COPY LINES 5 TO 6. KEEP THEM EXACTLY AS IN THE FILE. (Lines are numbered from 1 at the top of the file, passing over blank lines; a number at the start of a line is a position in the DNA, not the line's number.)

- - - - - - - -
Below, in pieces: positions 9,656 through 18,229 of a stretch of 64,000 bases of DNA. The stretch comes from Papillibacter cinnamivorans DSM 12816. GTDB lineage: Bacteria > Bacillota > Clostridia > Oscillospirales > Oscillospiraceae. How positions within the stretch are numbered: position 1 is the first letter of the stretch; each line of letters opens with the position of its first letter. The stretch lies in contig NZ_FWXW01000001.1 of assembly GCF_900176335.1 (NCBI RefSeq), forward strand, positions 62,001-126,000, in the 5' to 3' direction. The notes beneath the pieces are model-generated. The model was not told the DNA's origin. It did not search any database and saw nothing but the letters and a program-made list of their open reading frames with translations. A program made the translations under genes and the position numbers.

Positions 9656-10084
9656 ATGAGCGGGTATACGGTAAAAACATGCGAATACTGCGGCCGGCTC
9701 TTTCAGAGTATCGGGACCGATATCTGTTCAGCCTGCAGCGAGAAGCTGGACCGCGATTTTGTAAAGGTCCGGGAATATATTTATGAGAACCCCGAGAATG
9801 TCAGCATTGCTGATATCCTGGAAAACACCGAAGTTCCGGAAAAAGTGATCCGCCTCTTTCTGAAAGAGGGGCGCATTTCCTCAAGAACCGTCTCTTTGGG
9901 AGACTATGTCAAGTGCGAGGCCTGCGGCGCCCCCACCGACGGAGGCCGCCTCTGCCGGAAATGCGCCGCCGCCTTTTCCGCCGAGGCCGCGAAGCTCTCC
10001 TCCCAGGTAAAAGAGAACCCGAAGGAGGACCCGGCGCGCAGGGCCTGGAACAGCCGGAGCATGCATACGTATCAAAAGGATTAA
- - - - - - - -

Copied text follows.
9801 TCAGCATTGCTGATATCCTGGAAAACACCGAAGTTCCGGAAAAAGTGATCCGCCTCTTTCTGAAAGAGGGGCGCATTTCCTCAAGAACCGTCTCTTTGGG
9901 AGACTATGTCAAGTGCGAGGCCTGCGGCGCCCCCACCGACGGAGGCCGCCTCTGCCGGAAATGCGCCGCCGCCTTTTCCGCCGAGGCCGCGAAGCTCTCC